If you can’t be sure your hamster is breathing, you can try to detect a heartbeat using your fingers. Place the tips of your forefinger and thumb either side of the lower front part of your hamster’s chest, just behind their elbows. You’ll need to use enough pressure to notice if the heart does beat, but you don’t want to squash your hamster’s chest, so think about how much pressure you would use if you were holding them to look at them without them escaping, and that should be about right. A Syrian hamster’s heart is very small and, knowing that their heart rate during torpor drops from their usual 400 beats per minute to only 5–10 beats per minute, it can be difficult to tell whether their heart is beating or not. Try this for a few minutes as you might miss a heartbeat until your fingers are ‘tuned in’ to something so slight.
You can try stroking your hamster softly to see whether they twitch their whiskers slightly and you can also pull gently on one of their paws to see whether they give a little stretch.
A hamster’s body temperature will drop during torpor, so feeling cooler or even cold to the touch isn’t necessarily bad news, especially if they feel loose and floppy. If the room has remained warmer than 20°C and your hamster is cold and stiff, sadly, this makes it more likely they may have died.
The final way to check whether your hamster is in torpor or not is to increase their room temperature gradually to above 20°C. A hamster in torpor should wake up again after several hours to a day or two.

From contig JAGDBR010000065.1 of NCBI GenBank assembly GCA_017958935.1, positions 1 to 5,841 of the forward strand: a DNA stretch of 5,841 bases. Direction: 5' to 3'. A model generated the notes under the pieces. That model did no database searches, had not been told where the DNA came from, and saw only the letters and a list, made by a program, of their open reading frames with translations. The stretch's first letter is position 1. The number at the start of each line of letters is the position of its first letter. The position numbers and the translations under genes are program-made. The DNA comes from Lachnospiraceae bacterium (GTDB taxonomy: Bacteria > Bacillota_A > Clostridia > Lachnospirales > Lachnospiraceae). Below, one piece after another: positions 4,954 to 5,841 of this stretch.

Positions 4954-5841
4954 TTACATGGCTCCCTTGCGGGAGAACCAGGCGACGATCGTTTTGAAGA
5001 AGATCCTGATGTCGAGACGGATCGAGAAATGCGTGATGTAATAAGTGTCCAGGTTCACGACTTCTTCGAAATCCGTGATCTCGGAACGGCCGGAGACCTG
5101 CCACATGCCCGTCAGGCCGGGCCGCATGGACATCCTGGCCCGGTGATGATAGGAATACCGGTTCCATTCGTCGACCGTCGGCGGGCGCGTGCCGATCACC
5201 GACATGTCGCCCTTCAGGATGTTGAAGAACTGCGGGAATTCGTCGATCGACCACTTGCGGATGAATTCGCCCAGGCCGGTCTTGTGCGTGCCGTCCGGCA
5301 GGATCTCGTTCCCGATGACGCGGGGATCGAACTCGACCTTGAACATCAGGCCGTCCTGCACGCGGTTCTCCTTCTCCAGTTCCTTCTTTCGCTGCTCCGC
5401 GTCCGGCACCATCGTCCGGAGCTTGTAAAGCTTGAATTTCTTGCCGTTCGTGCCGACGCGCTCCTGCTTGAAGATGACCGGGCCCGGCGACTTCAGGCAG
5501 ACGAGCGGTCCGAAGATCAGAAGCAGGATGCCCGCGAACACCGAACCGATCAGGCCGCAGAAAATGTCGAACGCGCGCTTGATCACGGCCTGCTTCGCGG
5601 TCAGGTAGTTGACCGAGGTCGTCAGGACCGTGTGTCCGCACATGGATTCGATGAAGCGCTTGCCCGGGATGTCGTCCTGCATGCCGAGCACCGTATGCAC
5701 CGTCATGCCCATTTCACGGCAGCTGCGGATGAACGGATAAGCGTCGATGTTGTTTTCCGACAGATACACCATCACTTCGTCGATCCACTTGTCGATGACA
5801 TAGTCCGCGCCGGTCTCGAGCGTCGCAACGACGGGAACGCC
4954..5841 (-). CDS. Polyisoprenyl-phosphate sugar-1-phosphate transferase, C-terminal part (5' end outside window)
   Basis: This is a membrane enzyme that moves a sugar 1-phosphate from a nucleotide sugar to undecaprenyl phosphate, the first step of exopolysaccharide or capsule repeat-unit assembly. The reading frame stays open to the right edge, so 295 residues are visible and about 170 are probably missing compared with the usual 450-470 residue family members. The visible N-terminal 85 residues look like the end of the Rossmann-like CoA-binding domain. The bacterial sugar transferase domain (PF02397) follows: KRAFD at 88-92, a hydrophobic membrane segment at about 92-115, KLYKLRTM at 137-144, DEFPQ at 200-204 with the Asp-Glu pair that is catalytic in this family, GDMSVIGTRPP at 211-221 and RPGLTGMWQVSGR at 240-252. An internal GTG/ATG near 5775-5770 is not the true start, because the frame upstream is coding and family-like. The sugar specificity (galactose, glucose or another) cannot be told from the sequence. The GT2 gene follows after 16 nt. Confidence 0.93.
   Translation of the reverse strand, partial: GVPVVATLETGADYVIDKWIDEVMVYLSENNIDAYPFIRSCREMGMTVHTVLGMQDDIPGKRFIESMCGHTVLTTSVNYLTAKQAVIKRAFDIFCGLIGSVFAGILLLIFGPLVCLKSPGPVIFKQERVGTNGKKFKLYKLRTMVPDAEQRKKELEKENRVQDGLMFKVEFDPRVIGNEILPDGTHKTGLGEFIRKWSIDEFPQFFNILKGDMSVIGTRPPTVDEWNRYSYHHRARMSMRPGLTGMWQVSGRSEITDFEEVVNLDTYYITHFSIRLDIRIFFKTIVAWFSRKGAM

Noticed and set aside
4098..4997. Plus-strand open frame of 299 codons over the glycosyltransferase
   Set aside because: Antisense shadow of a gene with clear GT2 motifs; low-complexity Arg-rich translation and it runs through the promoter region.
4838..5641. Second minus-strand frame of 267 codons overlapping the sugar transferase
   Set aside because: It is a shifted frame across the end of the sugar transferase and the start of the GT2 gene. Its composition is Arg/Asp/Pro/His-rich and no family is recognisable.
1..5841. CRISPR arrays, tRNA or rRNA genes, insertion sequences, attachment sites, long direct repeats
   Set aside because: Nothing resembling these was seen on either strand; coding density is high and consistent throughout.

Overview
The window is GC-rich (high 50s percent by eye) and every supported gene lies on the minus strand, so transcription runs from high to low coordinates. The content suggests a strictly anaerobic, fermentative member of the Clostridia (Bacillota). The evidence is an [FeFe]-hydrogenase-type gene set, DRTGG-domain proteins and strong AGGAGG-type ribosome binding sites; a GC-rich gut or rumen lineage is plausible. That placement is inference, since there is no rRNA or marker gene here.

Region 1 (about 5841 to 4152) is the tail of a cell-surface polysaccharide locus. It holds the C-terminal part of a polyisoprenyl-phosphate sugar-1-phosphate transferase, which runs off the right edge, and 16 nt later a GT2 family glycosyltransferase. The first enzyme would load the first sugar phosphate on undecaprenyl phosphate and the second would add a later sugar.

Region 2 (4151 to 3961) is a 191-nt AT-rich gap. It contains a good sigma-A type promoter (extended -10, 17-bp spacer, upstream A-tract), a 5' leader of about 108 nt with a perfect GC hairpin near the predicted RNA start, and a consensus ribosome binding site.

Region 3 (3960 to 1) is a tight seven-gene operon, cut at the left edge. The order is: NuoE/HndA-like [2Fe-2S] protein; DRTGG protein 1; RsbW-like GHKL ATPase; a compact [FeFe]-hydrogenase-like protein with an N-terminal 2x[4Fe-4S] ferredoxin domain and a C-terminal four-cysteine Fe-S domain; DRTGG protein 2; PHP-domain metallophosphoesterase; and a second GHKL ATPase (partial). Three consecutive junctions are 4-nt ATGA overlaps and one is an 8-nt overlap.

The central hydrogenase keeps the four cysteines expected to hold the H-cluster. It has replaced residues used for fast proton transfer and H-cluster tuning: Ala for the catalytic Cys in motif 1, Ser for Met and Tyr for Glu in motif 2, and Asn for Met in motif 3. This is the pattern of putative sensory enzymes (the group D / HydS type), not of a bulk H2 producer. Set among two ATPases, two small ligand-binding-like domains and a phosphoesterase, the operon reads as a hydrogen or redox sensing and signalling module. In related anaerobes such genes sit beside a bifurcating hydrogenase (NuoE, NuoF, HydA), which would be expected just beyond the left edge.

Should you wake a hibernating hamster?
In true hibernation, metabolism of the fat reserves built up over the summer provides energy and water for the hamster’s body to use during winter. Hamsters in torpor will not have spent months building up fat deposits in readiness for harsh conditions, so their limited fat stores can only provide for them for a short time. If torpor lasts for too long, hamsters may die from dehydration and lack of energy, finally succumbing to the cold.
So, if you discover your hamster in torpor, you’ll need to improve the conditions so they can wake up again.
If you know your hamster can only have been asleep for less than one day, you may be able to get them to wake up using gentle warming.
Safe ways to warm hamsters in torpor include:
- Holding them gently in your cupped hand, so that your own body heat warms them
- Stroking them gently can help to revive their circulation
- Placing them in a nest of warm towels
Avoid placing them on heat pads or exposing them to anything warmer than your own body as raising their temperature too rapidly could lead to problems and pets who can’t move away from strong heat sources can suffer serious burns.
Make sure plenty of food and fresh water are available for when your hamster wakes up. If gentle warming alone isn’t waking them up, or if it’s been more than one day since you saw your hamster awake, you can also try keeping a bright light on for 12 hours, which should stimulate them to wake up.
Hamsters who have been in torpor for more than one day may have become dehydrated and low on energy supplies, so it’s a good idea to make an appointment for them with your vet as soon as possible so they can be checked and given any necessary support.
Can you prevent hamsters from hibernating?
If your hamster receives 12 hours per day of bright light and the temperature of the room where they live stays at a steady 20°c or above, and if they have an adequate supply of food, water and bedding, they shouldn’t go into torpor.
So, if you’ve made sure your hamster’s environment fits all the above criteria, you should expect them to wake up as usual every evening.
If your hamster’s behaviour changes, or if you don’t see them when you would normally expect to, check them gently to find out how active they seem and always contact your vet team for advice if you notice anything out of the ordinary.